|System: Wii||Review Rating Legend|
|Dev: Krome Studios||1.0 - 1.9 = Avoid||4.0 - 4.4 = Great|
|Pub: Lucas Arts||2.0 - 2.4 = Poor||4.5 - 4.9 = Must Buy|
|Release: Nov. 11, 2008||2.5 - 2.9 = Average||5.0 = The Best|
|Players: 1-2||3.0 - 3.4 = Fair|
|ESRB Rating: Teen||3.5 - 3.9 = Good|
Ever since the Wiis controller was revealed, Star Wars fans have dreamt of being able to wield their own virtual lightsaber. These dreams have largely gone unfulfilled as the Wii-mote has consistently proven itself to not handle one to one motion detection very well. At E3 2008, Nintendo announced the Wii MotionPlus add-on, which would seemingly make these fans dreams a real possibility. The only problem is that Nintendo failed to get it into Lucas Arts hands before they finished making Star Wars The Clone Wars: Lightsaber Duels, a fighting game that is built entirely around lightsaber combat.
Lightsaber Duels takes place during The Clone Wars animated film and cartoon series, which means it slips in somewhere between the events of Episode II and Episode III. The game stays true to the source material it is based on, having Anakin, his new apprentice Ahsoka Tano, and Obi-Wan trying to return Jabba the Hutts child home safely. As with The Clone Wars, this involves several lightsaber battles against the likes of Count Dooku, his apprentice Asajj Ventress, and General Grievous.
All of this games characters and backdrops will be very familiar to anyone who has experienced either of these other Clone Wars properties. Sticking with the cartoony and stylistic visuals provided by The Clone Wars actually manages to work in Lightsaber Duels favor. The characters wind up looking very comparable to their CGI counterparts, which is pretty impressive even if Count Dookus face is roughly three feet long. The excellent lighting effects provided by lightsaber clashes further add to the visual appeal of these character models, with shades of red, blue, and green light casting shadows and illuminating features while the camera is closely focused on these characters faces.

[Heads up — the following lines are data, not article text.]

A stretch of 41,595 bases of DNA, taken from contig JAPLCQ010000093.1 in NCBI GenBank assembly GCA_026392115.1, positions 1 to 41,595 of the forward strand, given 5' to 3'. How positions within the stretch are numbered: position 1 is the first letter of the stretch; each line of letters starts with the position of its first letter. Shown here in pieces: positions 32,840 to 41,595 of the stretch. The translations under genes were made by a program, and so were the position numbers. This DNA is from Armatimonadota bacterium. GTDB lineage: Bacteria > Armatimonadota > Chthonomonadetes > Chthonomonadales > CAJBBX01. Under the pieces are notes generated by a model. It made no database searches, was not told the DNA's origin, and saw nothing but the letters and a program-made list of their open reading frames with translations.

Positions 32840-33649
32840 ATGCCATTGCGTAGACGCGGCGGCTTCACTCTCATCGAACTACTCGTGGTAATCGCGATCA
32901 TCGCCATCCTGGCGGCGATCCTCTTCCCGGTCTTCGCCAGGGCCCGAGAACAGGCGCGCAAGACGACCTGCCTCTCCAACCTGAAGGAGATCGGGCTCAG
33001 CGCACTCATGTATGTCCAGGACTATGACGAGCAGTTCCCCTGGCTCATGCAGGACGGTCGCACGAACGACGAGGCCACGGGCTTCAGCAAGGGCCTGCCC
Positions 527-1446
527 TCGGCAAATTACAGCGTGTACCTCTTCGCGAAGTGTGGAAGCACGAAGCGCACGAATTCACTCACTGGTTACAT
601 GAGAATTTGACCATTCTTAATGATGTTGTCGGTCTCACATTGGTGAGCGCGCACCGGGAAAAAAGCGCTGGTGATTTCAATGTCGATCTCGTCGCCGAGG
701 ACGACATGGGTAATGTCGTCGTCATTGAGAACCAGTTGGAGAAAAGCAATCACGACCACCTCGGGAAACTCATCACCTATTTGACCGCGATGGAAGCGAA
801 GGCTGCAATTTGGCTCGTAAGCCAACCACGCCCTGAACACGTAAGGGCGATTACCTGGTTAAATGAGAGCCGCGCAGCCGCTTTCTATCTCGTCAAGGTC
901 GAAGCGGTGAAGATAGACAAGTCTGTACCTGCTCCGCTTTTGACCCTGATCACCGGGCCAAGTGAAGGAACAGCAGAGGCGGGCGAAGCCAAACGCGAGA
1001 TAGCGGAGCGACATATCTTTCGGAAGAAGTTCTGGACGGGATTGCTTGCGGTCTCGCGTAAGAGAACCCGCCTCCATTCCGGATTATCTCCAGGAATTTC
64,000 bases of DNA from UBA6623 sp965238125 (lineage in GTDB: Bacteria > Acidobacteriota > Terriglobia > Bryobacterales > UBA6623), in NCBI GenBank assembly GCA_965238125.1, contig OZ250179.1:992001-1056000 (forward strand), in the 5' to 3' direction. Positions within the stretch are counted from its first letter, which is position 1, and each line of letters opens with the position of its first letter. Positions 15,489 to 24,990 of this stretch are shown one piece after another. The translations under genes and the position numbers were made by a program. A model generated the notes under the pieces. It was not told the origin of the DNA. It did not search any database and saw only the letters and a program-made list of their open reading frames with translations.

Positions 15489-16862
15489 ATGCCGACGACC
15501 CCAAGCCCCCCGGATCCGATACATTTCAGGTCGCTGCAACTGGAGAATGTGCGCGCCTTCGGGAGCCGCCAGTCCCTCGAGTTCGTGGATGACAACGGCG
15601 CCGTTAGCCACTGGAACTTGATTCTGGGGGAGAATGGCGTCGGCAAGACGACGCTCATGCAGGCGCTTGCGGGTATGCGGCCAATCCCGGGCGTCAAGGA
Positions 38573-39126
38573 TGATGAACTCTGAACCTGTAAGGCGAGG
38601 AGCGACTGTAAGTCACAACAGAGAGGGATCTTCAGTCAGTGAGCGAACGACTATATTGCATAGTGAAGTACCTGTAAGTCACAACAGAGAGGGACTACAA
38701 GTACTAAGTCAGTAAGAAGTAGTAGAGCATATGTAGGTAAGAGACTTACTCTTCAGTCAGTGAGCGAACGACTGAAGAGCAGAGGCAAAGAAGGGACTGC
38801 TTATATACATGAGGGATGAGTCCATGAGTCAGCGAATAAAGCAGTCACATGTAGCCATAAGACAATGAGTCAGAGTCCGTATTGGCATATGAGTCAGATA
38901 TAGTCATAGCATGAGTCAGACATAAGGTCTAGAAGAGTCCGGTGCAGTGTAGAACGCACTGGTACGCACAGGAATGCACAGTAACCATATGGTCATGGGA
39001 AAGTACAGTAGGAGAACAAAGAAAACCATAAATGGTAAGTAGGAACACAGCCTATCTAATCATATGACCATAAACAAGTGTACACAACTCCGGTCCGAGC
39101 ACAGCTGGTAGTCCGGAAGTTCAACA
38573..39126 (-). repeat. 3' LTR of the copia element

The fighting arenas in the game are not only visually impressive, but also help to add variety to most fights. A conflict next to a Sarlacc pit will include random smacks from tentacles, while fighting on the exterior of a ship will have intermittent bursts of engine exhaust to avoid. Several of these occurrences can also be hard to account for as they will happen during your matches, with separatists bursting through the wall of the Rancor pit to fire blasters at you being one of the most memorable. At times this can get annoying, but mostly it adds a sense of spontaneity and excitement to the otherwise fairly dull combat.
Due to the current limitations of the Wii-mote, Lightsaber Duels doesnt allow for precision lightsaber controls. Instead, the game recognizes upward, downward, and side to side slashes, which translate into similar moves carried out by your character. The Wii-mote also registers (poorly I might add) thrusts towards the screen that result in a thrusting strike. Every character in the game is allotted five combos, which are performed by stringing together a specific series of these basic attacks. Unfortunately, the game will often fail to recognize many of these motions, especially when done in the quick succession necessary to actually carry out these combos.
Sadly, your other offensive tools dont help matters out any either. Players have very few force powers, limited to strengthening your lightsaber attacks, throwing objects at your opponent, and a force push maneuver. Using the force to hurl objects at your enemy is a pointless endeavor, partly because it doesnt work a majority of the time and partly because when it actually does, it uses a good chunk of your force power and results in very small amount of damage. Although the force push maneuver works more reliably, it will also take most of your force power and will also barely make a dent in your foe.